Took some time out of reading Gene Wolfe’s The Knight/Wizard and Fulton Sheen’s Life of Christ (a good read actually) to read King’s sequel to The Shining. In all honesty I didn’t seek the book. On the night of my flight out to Tucson to visit family I left my Kindle at work and desperately needed something for the flight(s). You are not likely to find the sort of stuff I normally read at the airport as they stock mainly Patterson level sellers.
So there was King’s Doctor Sleep. I thought, “why not visit an old friend?” When I was growing up Stephen King was it, he was the author. This was around the time of The Stand, Salm’s Lot, to Night Shift, Cujo, Christine, and onto Pet Cemetery and Tommyknockers – late seventies to early nineties.
I devoured them all.
I moved on to “weightier” stuff after I got married and read maybe two of his novels in the intervening years. I think they were Hearts in Atlantis and Bag of Bones (I have little recollection of the former).
I’m glad I stopped in to visit. A new Stephen King book is similar to a new AC/DC album (sorry non-fans, but I am a philistine and I do not apologize!) . You can be pretty sure of what you are going to get, but damn it feels good to go there. There is a comfortable familiarity in the King formula (which he varies to an extent as to not rewrite himself). Maybe it is not so much a formula as it is the familiarity of the guide, the author, himself. The small, cold, claustrophobic Maine towns, the Americana, the small town folk as presented by King make for fast, enjoyable, reading.
King states, correctly, in the afterword that the author who wrote Doctor Sleep is very different from the author that wrote The Shining. Although it has been some time since I have read The Shining (I confess I remember more clearly the Kubrick movie now) there is a difference between the two novels. The writing, structurally, is tighter in Doctor Sleep. And although the horror is lighter, King can access a level of feeling and sentiment that was absent from The Shining. And, if memory serves again, from most of the books he wrote from that time.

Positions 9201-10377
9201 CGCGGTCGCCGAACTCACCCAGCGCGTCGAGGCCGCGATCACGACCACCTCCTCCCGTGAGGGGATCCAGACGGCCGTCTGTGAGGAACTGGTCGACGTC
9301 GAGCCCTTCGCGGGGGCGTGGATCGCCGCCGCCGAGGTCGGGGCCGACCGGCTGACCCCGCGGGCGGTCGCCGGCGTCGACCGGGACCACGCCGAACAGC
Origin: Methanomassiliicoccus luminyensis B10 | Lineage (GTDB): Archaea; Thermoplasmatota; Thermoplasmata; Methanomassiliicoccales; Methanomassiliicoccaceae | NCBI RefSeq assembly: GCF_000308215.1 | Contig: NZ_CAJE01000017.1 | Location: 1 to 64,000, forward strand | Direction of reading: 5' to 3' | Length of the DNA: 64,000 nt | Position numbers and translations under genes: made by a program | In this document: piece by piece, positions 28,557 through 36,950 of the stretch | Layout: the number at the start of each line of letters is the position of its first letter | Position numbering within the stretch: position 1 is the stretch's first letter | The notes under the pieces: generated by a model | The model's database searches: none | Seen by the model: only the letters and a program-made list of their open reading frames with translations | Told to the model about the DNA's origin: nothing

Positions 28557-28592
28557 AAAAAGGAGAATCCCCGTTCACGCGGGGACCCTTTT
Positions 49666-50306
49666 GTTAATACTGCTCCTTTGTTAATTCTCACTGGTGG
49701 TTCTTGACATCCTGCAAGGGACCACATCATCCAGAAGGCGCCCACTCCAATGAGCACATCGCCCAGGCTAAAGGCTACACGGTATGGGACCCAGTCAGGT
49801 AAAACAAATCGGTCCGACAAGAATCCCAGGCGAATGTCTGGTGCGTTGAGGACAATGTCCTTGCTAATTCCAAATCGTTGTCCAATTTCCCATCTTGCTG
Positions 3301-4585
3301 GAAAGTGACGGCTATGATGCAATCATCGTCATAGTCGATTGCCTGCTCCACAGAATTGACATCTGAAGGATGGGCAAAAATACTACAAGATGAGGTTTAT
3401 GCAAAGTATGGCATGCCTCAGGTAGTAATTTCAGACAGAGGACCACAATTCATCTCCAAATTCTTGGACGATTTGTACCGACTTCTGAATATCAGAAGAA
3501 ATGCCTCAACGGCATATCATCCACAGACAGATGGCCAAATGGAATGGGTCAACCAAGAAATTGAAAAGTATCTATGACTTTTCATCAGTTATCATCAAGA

I felt an uncanny sense of familiarity and unfamiliarity.
I say the horror is lighter… hmm. I am not sure about that one now that I think of it. I was perhaps 12 or 13 when I last read The Shining. I am now 43. Not so sure I can be scared that way anymore. I fear very real, mundane, things now. Getting shot to death at work – stabbed – or beaten to death. Getting robbed. My parents approaching their 80’s. The supernatural? Ghosts? Not so much.
Perhaps I am still functionally an atheist. I don’t think my God (or his enemies if there were such) moves around very much. And, if there is an afterlife, I just don’t think they are vulnerable to the “beckoning” of a John Edward (of Crossing Over fame – not the American congressman who runs for president while cheating on his cancer stricken wife – that’s John Edwards).
I am sometimes out at night, by myself, sometimes on a side street, sometimes in the woods. I don’t fear a ghost, or a monster, but a human. Perhaps there is something sad in that?
Btw, this was never intended as a book review, but a ramble. I liked Doctor Sleep – there you go.
I had wanted to be a horror writer when I was growing up. Stephen King was one of my first heroes. That is until I got involved in all that Objectivist stuff. I even remember my last “horror” story a little. It involved a mentally challenged kid, a public pool, and turtles. I think the child communicated with the turtles or something and something bad was going to happen to the kid. Ah, hell, it was over 20 years ago, and I had A LOT of booze to still go through.
I sometimes wonder where I would be if I had continued on that path.